Now consider the flip side. I am a woodworking newbie. If I am in Target and my wife (I am not married to Kim C) sees a funky dark shelf set that she absolutely wants. I could try to take measurements, match the finish and wood style, get the moulding just right, and at the end of many weeks and failed attempts and probably $250 in wood, it would still not be what was available at Target for $80. (Again, she is not Kim C - she doesn't care it is veneer on "glue colored with sawdust" [MDF]).

For $80 and an afternoon, I can make her happy. Then I would tell her it is my turn, I want to build something custom for the other corner of the room, something that cannot be bought ...
Comment by Kim C on April 29, 2010 at 8:52am
Money spent on anything with real wood is an investment. Money spent on Ikea and Sauder may get you what you want right away but instant gratification has a down side... it is just that. Instant. No gratification five years from now... unless you get gratification from throwing things in the dumpster. I say this from experience.

But I love this country for just that... if you want to buy something cheap and support a chinese family you can. I prefer to hand my cash over the the neighbor down the road that mills local wood (who probably doesn't pay taxes on it LOL), spend the day in my American made garage, and blast my "made-in-china" stereo really loudly so I can hear it over my "made in china" power tools.... used with of course my Made in USA Kreg goodies.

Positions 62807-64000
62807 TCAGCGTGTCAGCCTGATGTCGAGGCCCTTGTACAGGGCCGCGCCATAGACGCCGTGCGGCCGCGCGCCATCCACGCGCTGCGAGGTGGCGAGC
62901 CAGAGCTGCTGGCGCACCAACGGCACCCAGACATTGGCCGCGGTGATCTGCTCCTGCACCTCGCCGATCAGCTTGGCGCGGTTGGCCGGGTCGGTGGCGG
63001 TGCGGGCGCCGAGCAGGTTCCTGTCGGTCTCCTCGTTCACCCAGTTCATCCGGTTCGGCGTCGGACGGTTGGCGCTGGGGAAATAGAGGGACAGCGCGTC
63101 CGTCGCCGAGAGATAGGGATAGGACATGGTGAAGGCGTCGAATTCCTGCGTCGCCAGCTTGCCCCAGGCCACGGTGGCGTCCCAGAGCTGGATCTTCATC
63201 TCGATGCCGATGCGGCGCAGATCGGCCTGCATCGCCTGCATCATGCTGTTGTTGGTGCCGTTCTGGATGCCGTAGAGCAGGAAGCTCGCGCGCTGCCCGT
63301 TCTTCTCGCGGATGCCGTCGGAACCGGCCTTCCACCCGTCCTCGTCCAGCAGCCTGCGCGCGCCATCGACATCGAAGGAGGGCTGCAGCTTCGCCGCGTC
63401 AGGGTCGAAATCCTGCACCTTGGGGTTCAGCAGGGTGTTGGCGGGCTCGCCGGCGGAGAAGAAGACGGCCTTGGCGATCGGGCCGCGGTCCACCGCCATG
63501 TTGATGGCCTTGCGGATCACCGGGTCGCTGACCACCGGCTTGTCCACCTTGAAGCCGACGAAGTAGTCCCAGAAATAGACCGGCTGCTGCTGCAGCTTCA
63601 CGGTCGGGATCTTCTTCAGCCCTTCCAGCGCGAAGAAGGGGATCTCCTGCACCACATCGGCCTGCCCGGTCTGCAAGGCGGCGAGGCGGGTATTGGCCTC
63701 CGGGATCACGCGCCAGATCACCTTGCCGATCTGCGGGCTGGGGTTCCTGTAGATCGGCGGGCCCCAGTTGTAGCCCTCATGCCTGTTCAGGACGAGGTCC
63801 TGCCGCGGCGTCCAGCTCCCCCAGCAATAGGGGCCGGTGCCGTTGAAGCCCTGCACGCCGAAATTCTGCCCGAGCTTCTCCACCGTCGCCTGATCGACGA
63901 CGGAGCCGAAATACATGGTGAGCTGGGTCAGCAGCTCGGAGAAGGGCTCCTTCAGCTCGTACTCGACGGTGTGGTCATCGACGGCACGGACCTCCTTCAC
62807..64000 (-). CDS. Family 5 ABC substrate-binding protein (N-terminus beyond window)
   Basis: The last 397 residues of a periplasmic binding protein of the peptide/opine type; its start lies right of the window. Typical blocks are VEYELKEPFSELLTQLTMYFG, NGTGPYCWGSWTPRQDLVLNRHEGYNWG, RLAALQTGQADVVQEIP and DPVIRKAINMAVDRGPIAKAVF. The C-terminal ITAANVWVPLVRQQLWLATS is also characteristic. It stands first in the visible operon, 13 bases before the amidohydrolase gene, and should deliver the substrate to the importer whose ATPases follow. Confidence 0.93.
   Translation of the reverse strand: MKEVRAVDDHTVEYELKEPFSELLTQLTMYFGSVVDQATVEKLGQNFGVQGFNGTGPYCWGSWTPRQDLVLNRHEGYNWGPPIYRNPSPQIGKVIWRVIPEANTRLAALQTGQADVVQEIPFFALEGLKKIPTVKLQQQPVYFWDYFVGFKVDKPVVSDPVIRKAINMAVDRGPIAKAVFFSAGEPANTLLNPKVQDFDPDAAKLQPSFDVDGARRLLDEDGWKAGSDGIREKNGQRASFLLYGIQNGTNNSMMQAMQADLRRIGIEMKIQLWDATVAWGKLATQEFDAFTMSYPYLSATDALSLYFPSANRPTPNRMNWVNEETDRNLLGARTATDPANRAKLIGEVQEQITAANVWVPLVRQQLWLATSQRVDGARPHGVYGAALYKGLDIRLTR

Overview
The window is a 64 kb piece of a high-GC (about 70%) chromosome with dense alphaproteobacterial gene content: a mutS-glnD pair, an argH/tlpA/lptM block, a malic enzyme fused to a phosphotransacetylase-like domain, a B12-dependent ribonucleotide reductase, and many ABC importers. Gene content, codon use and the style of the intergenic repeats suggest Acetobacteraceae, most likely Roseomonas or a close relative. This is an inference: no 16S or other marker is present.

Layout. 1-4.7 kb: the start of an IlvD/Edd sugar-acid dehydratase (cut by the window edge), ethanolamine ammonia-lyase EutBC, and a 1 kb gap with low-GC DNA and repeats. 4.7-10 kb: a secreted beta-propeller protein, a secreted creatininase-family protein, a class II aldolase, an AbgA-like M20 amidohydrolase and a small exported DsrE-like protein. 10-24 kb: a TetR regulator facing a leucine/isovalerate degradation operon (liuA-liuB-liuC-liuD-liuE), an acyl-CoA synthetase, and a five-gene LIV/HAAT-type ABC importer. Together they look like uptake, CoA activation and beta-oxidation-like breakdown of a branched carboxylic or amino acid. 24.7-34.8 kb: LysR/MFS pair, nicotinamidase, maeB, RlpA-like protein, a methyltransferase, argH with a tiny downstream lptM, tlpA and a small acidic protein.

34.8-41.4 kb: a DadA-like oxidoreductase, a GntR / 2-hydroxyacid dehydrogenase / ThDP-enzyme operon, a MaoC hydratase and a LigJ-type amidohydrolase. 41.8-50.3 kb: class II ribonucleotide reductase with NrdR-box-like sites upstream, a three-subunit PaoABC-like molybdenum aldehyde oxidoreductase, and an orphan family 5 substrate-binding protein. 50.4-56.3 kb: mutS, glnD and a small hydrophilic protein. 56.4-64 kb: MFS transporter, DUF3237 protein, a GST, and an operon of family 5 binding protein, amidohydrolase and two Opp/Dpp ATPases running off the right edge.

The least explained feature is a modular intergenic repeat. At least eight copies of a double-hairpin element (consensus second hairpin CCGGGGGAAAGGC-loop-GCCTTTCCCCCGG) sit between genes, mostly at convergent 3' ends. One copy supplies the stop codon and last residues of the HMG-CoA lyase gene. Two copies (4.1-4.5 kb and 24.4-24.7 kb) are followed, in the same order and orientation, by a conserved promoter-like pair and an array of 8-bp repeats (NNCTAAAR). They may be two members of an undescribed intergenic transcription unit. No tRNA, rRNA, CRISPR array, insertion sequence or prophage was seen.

Then I will have something I can put my name on and pass it on to kids who probably wont appreciate it until they are my age.
Comment by wallace freeman on April 28, 2010 at 11:18pm
I started a comment and it went off in cyber space or somewhere, so if one shows up incomplet that me. My comment was on rule one. If you are talking abou saving money and time on an object you are absollutly right on. But people like most of us want to build things for the chalenge that it gives and the satisification of doing it. Most fishermen and hunters spend more on that hobby than they ever bag or catch (for value), but will do it all of their lives to fill that spot or satisify that itch of just doing it. But you are right. But we will keep doing it anyway. Keep your jig up
Comment by Anthony Lanting on April 28, 2010 at 3:28pm
I disagree. I want QUALITY products and can't find both affordable and well built items commercially. I like to use my brain, and my hands to design and build unique items the size and way I want them.